In studying about different levels of “authoritativeness” of Church doctrines, I found this article by Anthony Sweat, Michael Hubbard MacKay, and Gerrit J. Dirkmaat of the BYU faculty. It proposes some different types of doctrine, from the core, unchangeable everlasting truths of the Gospel to Church policies that apply to the current needs of the Church in a given moment. It is an excellent article that helps one determine for themselves when something is authoritative or not. It also explains how to handle changes when they occur. I highly recommend this article to anyone interested in this topic.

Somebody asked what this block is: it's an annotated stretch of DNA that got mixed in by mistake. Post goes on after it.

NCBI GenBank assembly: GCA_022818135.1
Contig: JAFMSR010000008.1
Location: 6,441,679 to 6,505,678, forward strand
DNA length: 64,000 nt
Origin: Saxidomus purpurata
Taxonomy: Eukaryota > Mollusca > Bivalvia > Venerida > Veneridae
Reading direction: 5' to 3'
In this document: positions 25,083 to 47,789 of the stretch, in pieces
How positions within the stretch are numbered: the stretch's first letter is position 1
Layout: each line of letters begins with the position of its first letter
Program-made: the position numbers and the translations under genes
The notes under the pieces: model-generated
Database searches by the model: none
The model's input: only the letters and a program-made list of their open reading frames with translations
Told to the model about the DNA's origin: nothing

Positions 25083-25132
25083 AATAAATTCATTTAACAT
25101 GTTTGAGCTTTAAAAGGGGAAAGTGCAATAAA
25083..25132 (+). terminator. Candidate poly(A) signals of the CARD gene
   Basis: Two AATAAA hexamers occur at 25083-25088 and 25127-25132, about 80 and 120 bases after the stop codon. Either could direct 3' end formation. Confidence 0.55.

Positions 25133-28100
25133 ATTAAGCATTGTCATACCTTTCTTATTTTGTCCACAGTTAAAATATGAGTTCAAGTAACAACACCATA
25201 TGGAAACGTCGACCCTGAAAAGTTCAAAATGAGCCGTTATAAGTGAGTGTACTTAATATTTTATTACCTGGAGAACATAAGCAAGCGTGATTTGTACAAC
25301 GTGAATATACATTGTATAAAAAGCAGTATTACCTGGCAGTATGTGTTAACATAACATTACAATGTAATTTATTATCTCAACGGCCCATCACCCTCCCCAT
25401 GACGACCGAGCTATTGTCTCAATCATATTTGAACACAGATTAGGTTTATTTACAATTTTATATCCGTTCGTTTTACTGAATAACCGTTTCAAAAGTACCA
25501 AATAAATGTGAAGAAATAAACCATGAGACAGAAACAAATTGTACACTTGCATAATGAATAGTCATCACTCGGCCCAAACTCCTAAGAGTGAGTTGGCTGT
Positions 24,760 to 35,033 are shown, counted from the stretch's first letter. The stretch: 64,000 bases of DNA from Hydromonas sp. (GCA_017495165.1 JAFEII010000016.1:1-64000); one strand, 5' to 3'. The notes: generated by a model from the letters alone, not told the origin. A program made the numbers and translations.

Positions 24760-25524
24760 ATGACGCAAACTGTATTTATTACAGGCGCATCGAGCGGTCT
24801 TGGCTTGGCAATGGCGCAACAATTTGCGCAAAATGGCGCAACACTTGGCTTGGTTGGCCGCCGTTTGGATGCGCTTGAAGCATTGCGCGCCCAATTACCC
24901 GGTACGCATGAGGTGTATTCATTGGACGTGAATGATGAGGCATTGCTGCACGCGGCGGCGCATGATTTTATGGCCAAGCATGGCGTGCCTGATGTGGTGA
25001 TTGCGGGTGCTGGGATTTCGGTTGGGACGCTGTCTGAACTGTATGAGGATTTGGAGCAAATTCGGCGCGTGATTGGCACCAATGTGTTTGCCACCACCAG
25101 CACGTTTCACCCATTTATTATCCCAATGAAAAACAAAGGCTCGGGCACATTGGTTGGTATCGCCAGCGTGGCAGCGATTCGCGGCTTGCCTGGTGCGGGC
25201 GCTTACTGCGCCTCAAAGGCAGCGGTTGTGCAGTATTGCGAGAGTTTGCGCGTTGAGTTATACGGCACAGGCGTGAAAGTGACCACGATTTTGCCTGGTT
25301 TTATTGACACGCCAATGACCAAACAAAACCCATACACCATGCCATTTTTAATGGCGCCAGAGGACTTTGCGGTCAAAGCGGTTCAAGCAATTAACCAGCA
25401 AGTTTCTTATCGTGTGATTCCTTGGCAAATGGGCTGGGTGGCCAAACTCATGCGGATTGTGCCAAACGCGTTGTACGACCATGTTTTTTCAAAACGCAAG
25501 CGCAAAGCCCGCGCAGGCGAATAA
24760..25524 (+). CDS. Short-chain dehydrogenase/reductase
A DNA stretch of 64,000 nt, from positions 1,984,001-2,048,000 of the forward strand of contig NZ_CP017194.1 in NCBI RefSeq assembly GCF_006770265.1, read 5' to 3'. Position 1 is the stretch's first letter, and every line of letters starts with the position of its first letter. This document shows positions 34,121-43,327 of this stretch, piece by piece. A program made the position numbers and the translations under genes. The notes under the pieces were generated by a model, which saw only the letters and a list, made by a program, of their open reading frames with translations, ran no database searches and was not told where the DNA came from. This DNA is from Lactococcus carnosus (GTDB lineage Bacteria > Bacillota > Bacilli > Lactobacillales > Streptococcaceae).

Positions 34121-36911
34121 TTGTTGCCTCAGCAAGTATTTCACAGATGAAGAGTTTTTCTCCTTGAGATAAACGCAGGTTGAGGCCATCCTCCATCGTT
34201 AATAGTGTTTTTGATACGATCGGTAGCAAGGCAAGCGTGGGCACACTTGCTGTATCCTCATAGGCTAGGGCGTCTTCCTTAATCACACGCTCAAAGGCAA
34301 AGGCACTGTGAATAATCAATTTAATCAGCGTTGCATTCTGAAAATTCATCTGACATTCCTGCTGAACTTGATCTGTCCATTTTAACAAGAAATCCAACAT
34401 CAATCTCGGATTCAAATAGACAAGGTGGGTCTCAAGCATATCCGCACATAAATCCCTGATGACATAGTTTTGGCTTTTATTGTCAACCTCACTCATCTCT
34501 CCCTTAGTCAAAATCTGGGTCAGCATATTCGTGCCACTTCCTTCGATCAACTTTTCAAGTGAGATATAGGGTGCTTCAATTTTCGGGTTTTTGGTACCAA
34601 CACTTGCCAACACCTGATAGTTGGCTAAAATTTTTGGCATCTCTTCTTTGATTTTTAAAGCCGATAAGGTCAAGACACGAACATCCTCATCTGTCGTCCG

Here is an excerpt:
“Many … wonder and have pressing questions related to Latter-day Saint ‘doctrine,’ such as ‘If God is unchanging and truth is eternal, then why does Church doctrine sometimes change?’ or ‘Why don’t we still teach some of the doctrines that were taught in the early Church? Were they wrong, or are we?’ When discussing the Latter-day Saint faith, some imply or assume that everything ever spoken by any Church authority past or present constitutes eternally binding Church doctrine. Additionally, upon hearing an idea brought up in the Church, some want to know, ‘Is that teaching an official doctrine? How can I know?’ These questions and many others about Latter-day Saint doctrine have caused difficulty for many, both within and outside the Church.”
Read the full article here: